Tom Foss continues to show he's a thoughtful, intelligent comics blogger. His post
Walkin' on, walkin' on broken gla-a-ass is must reading. And here's my comment, so I can preserve it here.
Well, I've always felt that feminism means making the world a better place for everybody. It's not to make things better for one sex or the other. I can see that the pressures on males is often unfair, too. While there are gender differences, there are also individuals within their gender who don't fit the so-called norms and therefore are under great pressures to conform. Sexuality isn't one thing or another; it's likely a bell curve for each with the 2 bell curves overlapping. Some women will be stronger than some males and some males will be stronger than all women, and so on.
And if a man beats his wife, but also his son, is he a woman hater or simply hateful? And does a wife beater hate women or is he simply a self-hater lashing out at the most convenient target? Misogyny is a tough label to apply, IMO, so we end up with people's impressions of what's presented in the media and since we each have our own definitions, we vary greatly in their application. A bit of Wittgenstein here. Disclaimer: I was a psych major with a minor in Philosophy.
And while we all would probably agree we want well-rounded characters, that does include seemingly two-dimensional ones, ones who are cliches, because cliches exist because people like that do exist. It's hard at times, especially with supporting characters, to flesh them out when they get so few panels per story. Some writers excel at it, others not so much.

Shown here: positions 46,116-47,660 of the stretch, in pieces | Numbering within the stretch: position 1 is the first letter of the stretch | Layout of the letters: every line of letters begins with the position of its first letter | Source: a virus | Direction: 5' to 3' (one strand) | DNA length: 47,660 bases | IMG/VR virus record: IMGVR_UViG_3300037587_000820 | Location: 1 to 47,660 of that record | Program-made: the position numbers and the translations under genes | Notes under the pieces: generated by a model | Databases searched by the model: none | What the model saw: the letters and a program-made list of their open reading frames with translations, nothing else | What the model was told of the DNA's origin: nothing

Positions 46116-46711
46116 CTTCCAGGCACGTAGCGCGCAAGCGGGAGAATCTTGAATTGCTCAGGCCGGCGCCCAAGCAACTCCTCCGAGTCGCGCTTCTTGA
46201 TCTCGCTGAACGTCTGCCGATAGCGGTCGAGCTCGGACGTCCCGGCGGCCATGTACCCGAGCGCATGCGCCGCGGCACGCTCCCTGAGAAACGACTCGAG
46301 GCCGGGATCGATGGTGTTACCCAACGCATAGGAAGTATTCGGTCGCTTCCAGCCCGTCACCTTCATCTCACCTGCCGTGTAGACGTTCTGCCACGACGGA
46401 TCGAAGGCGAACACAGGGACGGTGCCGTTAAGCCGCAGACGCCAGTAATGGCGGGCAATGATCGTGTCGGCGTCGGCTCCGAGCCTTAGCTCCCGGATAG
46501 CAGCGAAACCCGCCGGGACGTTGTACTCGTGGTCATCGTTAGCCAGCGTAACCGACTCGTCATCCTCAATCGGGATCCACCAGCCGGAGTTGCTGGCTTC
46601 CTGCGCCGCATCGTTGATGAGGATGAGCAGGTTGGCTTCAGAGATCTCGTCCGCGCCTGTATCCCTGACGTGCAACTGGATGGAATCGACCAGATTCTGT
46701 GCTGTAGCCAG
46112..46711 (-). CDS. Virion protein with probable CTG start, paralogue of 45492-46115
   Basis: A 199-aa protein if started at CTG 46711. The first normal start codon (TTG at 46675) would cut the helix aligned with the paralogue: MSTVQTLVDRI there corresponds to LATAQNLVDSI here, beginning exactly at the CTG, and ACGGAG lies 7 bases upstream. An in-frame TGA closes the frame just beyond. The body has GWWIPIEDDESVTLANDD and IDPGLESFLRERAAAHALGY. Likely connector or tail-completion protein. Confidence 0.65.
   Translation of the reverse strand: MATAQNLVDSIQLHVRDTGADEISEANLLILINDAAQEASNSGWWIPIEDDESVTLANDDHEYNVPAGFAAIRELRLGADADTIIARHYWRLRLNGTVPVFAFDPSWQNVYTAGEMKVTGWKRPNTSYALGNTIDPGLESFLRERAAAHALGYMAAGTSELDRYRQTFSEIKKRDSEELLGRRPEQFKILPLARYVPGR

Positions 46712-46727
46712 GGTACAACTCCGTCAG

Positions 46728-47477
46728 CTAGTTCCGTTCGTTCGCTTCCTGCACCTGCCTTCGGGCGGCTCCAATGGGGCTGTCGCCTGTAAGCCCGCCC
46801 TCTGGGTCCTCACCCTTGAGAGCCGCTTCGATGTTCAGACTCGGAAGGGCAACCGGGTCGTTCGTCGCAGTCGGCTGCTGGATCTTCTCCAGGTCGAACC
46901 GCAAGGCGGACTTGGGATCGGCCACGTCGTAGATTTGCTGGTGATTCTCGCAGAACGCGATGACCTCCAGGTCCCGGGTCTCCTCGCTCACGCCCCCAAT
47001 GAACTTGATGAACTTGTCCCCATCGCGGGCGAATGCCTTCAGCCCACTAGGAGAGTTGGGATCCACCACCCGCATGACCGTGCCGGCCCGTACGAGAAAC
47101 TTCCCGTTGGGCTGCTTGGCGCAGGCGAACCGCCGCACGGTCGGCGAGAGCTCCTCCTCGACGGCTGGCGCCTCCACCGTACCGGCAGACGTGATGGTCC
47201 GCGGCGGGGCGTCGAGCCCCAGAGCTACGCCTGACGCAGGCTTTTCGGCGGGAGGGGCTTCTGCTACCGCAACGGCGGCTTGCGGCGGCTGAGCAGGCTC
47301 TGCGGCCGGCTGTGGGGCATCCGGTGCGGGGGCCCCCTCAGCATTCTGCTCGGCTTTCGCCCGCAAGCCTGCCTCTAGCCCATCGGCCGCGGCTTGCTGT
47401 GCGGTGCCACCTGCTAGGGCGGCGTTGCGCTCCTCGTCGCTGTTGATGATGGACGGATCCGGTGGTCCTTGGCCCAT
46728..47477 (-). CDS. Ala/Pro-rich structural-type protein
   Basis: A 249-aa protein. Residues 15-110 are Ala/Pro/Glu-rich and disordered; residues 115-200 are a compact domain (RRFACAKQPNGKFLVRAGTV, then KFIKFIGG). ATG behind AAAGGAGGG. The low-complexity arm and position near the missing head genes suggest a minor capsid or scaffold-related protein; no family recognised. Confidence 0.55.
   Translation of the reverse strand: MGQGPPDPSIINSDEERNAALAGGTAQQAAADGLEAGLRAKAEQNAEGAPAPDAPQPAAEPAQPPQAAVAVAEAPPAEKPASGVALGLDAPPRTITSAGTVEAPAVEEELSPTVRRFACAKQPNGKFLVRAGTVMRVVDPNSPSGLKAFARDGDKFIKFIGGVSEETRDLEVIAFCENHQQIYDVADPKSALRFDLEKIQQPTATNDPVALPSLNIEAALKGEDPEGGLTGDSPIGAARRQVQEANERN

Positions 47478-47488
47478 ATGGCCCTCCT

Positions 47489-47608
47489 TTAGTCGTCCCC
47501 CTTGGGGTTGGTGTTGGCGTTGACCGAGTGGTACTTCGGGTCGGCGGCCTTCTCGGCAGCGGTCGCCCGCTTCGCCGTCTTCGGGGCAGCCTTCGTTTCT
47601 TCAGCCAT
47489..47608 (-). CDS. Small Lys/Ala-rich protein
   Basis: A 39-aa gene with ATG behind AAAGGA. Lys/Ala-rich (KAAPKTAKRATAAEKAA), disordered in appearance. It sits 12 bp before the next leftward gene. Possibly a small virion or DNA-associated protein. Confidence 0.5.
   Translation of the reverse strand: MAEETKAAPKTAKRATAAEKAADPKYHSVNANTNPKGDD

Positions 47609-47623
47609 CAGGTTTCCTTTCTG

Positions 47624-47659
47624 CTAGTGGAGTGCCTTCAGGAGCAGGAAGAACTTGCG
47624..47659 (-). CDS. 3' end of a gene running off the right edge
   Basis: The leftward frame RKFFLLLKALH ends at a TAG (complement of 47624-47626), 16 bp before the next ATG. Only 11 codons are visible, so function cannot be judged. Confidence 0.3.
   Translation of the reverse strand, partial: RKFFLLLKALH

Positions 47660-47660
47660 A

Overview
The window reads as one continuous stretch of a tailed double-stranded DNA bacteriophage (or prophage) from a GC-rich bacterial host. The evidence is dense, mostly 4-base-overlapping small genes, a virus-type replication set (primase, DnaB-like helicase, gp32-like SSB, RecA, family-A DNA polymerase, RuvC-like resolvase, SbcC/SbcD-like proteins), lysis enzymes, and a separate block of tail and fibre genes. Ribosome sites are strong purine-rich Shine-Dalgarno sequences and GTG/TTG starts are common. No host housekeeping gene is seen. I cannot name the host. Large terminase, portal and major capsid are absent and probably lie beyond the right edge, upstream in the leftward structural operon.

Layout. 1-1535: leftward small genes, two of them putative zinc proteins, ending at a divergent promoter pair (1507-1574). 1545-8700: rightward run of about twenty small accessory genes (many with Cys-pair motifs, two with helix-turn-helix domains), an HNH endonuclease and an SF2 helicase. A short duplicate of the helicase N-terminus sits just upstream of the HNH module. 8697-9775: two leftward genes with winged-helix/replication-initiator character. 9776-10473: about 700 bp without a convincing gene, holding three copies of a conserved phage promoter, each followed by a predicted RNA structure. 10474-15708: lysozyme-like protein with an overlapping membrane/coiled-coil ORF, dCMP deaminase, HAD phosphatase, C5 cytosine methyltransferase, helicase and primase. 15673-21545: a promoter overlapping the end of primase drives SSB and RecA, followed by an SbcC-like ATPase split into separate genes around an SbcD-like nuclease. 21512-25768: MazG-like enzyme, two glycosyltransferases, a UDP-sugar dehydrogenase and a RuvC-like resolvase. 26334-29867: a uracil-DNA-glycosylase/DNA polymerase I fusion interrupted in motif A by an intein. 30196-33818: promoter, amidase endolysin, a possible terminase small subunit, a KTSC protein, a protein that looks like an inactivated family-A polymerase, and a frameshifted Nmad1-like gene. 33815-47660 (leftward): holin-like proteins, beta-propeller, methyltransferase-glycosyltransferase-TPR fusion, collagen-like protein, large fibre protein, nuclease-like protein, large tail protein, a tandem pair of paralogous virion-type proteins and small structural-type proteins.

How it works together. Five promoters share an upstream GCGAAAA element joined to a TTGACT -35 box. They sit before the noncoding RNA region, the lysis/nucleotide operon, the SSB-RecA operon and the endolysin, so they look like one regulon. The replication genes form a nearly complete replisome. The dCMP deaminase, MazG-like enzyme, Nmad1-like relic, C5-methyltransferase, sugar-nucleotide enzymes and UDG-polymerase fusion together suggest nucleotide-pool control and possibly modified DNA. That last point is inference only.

And when so many different people get to write/interpret these characters, it muddies the water, so to speak, because they write and develop characters differently, have different foci in their writing (ie story-driven vs character-driven) and sometimes, we get outright contradiction, not just confusion.
I still firmly believe that if more women were writing and drawing mainstream characters for the major publishers, things will improve. But I don't want scantily clad females to disappear, anymore than I want bulging muscled males to disappear from comics. That's part of the superhero genre and I'm not ready to say goodbye to it.
I suppose if so many people weren't so uptight about sexuality, this would be viewed differently. What I want is to see more variety. But it's hard to differentiate a woman who flaunts her sexuality because she's proud of it vs one who does so out of insecurity vs a woman who doesn't flaunt her sexuality because she's insecure vs one who doesn't because she is secure and sees no need. The surface appearance is flaunted sexuality vs not flaunted, yet the reasons are much more varied.